November 2, 2014
Recently, VPN proxy service Hola has surpassed 30 million users, providing people all over the planet with a “freedom of information” from the open internet that they’ve never had before.
The concept behind Hola is simple – provide internet users everywhere with a faster, more accessible and safer Internet experience, by helping each other route traffic in the most optimal manner.
American and European users may find delight in this service, which should provide the ability to access a webpage inside work or school networks which would previously have been blocked. In the same way that one would once have downloaded a Dangermouse album from Napster, Hola uses a peer-to-peer service that is improved with each user added. This means that Hola users who are idle help route other users to content they can’t currently access. This often can create a faster browsing experience because the Internet can be slowed down by server response times, Internet congestion, round trip times, and poorly-written communication stacks in operating systems. Hola removes these bottlenecks by securely caching and compressing content on peers as they view it, and later serving it up to other nearby peers as they need it.
Besides being able to watch Dr. Who or The Olympics, using Hola means that a user can access a site that might be blocked by the country they are navigating from. Hola’s CEO, Ofer Vilenski, commented “We’re delighted to have developed technology that enables so many people to enjoy the Internet as it was meant to be – fast and open. We’re even more amazed by the speed at which our online community is growing by the day showing the hunger for information that has existed.” Governments across the globe are notorious for censoring the sites that their citizens can access. Hola provides a resource to deliver information to these people.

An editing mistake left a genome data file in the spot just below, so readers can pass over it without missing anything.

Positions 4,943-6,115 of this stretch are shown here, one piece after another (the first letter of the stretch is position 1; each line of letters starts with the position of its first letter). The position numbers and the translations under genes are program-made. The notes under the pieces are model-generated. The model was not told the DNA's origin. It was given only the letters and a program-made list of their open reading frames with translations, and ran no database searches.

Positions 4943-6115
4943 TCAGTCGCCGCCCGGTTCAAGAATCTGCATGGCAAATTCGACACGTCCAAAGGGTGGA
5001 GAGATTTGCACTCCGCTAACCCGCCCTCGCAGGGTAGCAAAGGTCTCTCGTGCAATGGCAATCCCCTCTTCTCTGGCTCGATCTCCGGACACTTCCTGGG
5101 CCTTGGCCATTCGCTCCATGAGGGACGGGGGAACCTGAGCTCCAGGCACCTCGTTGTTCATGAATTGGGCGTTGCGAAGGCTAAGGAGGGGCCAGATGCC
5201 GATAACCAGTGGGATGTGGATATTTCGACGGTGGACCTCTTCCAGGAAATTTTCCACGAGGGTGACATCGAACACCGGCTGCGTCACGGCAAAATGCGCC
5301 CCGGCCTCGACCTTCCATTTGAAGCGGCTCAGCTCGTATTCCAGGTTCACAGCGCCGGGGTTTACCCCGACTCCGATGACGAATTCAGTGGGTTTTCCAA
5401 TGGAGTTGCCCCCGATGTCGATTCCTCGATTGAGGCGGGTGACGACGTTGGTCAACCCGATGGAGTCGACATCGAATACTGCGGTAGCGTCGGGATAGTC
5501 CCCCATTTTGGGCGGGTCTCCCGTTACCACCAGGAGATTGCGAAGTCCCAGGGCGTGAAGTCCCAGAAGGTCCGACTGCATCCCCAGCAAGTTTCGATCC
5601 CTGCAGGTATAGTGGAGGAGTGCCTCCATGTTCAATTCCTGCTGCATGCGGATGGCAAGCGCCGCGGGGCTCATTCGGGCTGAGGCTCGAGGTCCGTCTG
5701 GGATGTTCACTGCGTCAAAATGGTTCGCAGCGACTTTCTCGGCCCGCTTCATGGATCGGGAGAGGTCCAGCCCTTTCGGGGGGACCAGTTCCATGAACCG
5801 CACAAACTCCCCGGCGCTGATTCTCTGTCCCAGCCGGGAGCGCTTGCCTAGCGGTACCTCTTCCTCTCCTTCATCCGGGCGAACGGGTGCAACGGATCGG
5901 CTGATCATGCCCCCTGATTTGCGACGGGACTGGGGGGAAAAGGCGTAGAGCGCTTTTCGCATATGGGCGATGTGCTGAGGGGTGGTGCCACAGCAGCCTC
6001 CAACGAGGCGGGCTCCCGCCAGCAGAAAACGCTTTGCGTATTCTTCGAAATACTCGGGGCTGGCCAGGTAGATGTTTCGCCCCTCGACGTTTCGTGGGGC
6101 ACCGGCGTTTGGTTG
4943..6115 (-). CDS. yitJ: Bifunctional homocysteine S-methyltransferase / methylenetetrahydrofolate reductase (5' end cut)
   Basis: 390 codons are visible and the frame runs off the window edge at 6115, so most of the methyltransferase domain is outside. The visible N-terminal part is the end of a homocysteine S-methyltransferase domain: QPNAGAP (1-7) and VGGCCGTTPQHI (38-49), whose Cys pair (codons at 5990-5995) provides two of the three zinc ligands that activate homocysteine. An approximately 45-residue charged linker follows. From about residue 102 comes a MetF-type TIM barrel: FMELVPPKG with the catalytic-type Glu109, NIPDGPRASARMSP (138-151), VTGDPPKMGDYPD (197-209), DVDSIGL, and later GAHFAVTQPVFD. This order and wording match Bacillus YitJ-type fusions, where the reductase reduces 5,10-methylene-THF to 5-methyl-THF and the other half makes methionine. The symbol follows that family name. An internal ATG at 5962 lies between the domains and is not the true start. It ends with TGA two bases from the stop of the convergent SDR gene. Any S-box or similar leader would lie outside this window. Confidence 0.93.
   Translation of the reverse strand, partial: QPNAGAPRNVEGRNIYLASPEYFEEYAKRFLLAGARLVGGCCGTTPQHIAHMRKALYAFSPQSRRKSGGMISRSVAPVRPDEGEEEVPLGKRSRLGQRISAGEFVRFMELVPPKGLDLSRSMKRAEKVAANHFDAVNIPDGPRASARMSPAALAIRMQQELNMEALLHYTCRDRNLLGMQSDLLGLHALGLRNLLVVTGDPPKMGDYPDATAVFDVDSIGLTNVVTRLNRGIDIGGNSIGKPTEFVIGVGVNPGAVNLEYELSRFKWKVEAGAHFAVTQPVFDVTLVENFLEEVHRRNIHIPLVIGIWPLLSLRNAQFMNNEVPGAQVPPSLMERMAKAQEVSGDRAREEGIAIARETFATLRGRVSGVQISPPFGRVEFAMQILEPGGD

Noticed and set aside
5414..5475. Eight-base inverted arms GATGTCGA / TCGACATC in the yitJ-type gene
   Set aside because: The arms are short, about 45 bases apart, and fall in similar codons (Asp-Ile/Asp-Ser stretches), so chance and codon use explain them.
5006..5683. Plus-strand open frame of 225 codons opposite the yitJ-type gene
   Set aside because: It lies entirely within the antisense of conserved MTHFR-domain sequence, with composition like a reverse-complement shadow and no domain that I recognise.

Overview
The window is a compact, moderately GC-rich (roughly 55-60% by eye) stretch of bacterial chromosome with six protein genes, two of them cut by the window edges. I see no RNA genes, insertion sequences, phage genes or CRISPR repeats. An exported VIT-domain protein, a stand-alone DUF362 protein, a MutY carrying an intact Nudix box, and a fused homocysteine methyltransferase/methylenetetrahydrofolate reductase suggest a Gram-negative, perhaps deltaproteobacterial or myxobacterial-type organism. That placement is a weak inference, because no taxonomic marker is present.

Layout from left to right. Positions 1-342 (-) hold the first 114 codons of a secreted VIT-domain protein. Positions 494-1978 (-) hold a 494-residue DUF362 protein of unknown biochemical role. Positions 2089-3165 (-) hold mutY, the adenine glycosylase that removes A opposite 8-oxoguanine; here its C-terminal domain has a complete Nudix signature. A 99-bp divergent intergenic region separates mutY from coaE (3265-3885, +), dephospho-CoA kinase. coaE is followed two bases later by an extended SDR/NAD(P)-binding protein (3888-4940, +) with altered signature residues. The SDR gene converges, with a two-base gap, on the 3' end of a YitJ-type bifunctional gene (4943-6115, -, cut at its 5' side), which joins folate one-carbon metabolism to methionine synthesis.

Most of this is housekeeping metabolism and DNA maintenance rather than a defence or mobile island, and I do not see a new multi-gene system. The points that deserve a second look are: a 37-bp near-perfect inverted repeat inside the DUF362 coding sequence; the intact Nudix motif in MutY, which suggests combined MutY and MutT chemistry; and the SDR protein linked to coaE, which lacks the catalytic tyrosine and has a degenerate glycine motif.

According to the company’s press release, traditional VPN services have always existed to overcome blocks like this, but they have been costly and difficult to set up. The cost of having servers in multiple countries would need to be passed on to users. The peer-to-peer format that Hola utilizes does not have any cost to operate, which makes this the only such service which is offered for free, and can remain free.
Hola is an Israeli startup, funded by an investment of $18m from world class investors such as DFJ (Skype, Tesla, Twilio), Horizons Ventures (Mr. Li Ka-Shing’s fund), Israel’s Chief Scientist Fund, and others. Previously, CEO Ofer Vilenski and CTO Derry Shribman founded KRFTech – a software development tools company. With the profits from the company, they started up Jungo in 2000, and set out to develop the OS for home gateways (like an Android for home devices). In 2006 Jungo was acquired by NDS (Cisco) for $107M. It employed 170 people and was profitable. They then had a thesis that HTTP could be re-invented, thus making the Internet much much faster, and were able to tap into the power of peer-to-peer to offer Hola.
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